ROSELEAF TEA, Chicago Theatre Company. The Chicago Theatre Company's world premiere of Judi Ann Mason's play is an admirable attempt to make solid theater out of what is essentially a southern potboiler. They almost manage it.
In the town of Roseleaf, supposedly located in Louisiana, but in tone and style situated just south of where they filmed Mandingo, the white Udell family lives across the road from the black Foote family. Unfortunately their story is so fraught with melodrama that the author's cry for tolerance is all but lost. Butter Udell, as lacking in spine as his name suggests, loves Tiny Foote, but he has neither the brains nor the gumption to resist donning a Klansman's hood, so his love seems stunningly contrived.
The play promises an "unflinching" exploration of racism, but instead gives us a long, prurient stare at its stereotypes. Villains like the rabid, weasel-faced Tweedy (Butter's cousin and tormentor) do exist, but bigots usually exhibit just a hint of human decency--that's what makes them dangerous. Tweedy himself says, "You gotta blend in if you wanna be effective." But he takes none of his own advice, hurling racial epithets so fast and furiously he barely has time to wipe the froth from his chin, and bubbling with such sociopathic bug-eyed hate that it's a wonder he's allowed to roam the streets. Likewise, Tiny's mother Vera is monstrous, a ragingly abusive alcoholic.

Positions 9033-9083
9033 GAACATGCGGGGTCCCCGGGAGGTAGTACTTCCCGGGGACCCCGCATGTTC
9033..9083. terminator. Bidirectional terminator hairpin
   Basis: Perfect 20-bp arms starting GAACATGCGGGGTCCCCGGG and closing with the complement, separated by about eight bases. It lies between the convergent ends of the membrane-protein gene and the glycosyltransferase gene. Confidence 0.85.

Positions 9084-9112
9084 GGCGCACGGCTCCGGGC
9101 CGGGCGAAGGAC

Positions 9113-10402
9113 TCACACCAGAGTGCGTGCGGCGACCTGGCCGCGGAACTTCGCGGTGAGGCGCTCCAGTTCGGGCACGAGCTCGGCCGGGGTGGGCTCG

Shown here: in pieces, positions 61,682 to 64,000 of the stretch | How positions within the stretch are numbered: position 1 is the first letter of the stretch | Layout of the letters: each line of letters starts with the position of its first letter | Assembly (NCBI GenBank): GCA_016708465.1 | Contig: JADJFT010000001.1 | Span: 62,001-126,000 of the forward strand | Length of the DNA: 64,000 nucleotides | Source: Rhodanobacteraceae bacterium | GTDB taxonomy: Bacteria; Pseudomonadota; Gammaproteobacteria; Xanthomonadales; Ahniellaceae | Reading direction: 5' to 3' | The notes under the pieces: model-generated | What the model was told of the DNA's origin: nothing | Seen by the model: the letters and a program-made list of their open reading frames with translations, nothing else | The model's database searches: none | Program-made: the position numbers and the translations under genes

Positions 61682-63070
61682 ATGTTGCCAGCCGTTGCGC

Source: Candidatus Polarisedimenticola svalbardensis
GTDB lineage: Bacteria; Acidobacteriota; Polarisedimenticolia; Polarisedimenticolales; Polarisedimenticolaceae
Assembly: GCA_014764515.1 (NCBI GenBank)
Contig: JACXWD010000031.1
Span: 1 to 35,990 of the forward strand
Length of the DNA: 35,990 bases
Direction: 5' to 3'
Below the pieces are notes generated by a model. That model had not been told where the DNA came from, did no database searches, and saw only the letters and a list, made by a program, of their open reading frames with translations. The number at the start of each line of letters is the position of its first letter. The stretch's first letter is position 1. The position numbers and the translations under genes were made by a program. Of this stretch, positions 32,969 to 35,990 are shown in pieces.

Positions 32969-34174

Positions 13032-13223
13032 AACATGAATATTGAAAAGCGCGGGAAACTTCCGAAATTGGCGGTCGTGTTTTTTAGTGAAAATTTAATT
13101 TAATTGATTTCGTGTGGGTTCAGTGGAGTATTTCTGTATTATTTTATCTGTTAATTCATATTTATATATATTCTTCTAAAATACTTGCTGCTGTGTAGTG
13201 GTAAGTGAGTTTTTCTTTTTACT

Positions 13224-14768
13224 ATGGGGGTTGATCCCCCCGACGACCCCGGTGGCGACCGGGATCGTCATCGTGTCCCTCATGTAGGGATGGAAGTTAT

Although interesting and committed performances are tough to deliver when your script deals out cliches in double fistfuls, the ensemble doesn't disappoint. One cast member, standing over the body of a slaughtered innocent, even manages to deliver the timeworn line, "His blood runs as red as ours," as though it were a truth never before considered.